- Letter(s) of recommendation from a current or most recent teacher or advisor, mailed to the Study Abroad Office (Harvard Summer School, Room 312, 51 Brattle Street, Cambridge, MA 02138) or emailed as a PDF directly from the recommender to email@example.com:
- Harvard College applicants: submit one recommendation
- Non-Harvard applicants: submit two letters of recommendation so program staff can learn about the applicant’s academic background and preparation for this program
- Transcripts (student record accepted for Harvard students)
Interviews may be requested.
You will be notified of admission decisions by mid-February.
There is a nonrefundable $50 application fee. The program cost includes the following:
- Room, breakfast, and dinner
- All scheduled excursions and extracurricular activities
In addition to the program fee, you are responsible for:
- A health insurance fee (waived if you have US insurance that provides coverage outside the United States)
- International airfare and transportation to and from Nafplio (if not joining the courtesy bus trips offered by the program)
- The cost of passports and visas (if the latter is needed)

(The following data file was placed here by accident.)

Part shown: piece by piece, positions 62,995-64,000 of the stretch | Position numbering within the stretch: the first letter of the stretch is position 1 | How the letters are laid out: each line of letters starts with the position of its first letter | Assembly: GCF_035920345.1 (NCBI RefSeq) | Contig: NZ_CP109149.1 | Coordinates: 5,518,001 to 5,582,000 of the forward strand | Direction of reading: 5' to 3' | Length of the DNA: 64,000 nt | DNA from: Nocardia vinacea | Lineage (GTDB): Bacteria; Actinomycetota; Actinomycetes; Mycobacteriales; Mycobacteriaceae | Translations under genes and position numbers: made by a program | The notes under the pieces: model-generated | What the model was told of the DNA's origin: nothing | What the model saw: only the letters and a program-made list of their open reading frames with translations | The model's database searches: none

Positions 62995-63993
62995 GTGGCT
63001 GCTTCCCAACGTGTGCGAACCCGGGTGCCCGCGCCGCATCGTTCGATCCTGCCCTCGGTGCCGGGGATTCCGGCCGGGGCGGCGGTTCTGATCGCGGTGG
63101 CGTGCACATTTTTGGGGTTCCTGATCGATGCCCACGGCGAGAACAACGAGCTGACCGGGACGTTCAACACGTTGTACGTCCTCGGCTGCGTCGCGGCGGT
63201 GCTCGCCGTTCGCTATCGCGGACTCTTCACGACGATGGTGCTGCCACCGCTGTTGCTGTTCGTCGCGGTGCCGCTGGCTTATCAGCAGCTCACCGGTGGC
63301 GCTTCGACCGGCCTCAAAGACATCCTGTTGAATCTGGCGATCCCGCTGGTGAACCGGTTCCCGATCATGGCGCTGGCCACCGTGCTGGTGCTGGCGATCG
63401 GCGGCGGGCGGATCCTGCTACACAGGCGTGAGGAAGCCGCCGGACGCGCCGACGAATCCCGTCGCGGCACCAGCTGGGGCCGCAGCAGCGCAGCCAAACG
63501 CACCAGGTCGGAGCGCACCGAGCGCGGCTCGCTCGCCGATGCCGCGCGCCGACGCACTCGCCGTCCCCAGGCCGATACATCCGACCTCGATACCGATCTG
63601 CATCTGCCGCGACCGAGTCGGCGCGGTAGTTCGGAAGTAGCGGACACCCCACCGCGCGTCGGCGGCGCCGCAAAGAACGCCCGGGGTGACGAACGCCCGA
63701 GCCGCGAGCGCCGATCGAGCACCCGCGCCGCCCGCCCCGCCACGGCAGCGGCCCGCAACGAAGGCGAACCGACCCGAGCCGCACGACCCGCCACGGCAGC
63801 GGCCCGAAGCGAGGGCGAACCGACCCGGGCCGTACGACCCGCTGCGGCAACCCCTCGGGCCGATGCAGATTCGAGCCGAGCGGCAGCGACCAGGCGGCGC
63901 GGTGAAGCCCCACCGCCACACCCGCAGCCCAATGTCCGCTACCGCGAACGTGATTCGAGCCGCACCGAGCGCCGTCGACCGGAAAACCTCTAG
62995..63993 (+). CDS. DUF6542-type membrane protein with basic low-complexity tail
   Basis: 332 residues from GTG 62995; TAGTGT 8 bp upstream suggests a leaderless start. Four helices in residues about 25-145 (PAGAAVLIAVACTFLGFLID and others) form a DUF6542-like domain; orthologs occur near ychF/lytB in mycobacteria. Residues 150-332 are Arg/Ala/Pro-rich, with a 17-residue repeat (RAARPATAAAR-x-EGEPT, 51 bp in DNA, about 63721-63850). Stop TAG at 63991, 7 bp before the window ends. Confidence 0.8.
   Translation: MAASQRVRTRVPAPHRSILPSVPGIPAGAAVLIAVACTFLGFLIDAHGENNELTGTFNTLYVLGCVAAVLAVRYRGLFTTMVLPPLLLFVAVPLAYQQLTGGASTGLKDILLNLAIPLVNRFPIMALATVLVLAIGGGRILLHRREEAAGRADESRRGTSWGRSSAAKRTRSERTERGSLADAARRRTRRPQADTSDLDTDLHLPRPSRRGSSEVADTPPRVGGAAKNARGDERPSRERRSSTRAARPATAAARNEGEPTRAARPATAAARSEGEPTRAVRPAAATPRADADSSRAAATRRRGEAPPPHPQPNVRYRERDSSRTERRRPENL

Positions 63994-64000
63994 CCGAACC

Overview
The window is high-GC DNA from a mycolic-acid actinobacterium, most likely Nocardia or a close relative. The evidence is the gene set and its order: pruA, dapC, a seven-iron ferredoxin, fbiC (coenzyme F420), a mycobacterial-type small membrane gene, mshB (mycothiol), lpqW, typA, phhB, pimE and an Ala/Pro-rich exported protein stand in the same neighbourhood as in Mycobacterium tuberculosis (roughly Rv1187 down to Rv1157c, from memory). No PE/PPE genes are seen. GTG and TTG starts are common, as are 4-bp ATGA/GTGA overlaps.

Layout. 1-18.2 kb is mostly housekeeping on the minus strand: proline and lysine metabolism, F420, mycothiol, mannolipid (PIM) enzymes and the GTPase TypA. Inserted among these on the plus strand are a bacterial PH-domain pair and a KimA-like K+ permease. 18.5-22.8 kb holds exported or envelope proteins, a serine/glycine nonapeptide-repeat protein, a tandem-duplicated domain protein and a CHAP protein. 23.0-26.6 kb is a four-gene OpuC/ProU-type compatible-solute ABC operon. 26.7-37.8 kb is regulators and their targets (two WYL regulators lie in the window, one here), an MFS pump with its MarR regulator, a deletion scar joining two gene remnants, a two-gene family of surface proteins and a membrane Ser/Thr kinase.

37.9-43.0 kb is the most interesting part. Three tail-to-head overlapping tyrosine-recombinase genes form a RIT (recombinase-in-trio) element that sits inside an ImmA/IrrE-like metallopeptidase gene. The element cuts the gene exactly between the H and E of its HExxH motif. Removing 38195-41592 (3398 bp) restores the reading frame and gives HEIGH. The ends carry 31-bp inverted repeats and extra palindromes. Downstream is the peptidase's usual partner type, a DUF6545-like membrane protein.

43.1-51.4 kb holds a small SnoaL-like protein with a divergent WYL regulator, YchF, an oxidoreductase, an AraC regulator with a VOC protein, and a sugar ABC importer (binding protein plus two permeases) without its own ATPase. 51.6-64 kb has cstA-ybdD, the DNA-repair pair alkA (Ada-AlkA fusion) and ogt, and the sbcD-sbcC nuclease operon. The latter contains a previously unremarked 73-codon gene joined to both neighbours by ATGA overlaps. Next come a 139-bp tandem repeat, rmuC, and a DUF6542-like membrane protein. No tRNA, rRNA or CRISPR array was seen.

- Any immunizations
How to pay and funding options
See Payment and Funding for payment deadlines, deposit amounts, and more information, including funding options for Harvard College students.
You share double-occupancy rooms. Buffet breakfast is offered in all hotels, while dinner is provided either in the hotel or in local restaurants and tavernas. You make your own arrangements for lunch.
In Nafplio, we stay at Park Hotel. Classes take place at the state-of-the-art facilities of the Harvard Center for Hellenic Studies, located on the Nafplion waterfront, whose Greek branch was recently inaugurated in 2008.
In Olympia, accommodations are provided at Hotel EuropaHotel Europa. Classes take place in a fully equipped seminar room—including video projector, printer, computer, and Internet access— within the hotel. You share double-occupancy rooms and eat buffet breakfasts and dinners at the hotel; you make their own arrangements for lunch. You usually have dinner outside in the olive garden. The hotel provides a free wireless Internet connection in every room and a swimming pool.
In Thessaloniki, we stay at City Hotel. The hotel is centrally located, offering the chance to explore and get engaged with the city.
You are expected to be present in Nafplion on the morning of Monday, June 27, for the beginning of the program. Courtesy pick-up from Athens airport will be scheduled on June 25 and 26. Students can depart from Nafplion, after the end of the program, on July 31, in the morning.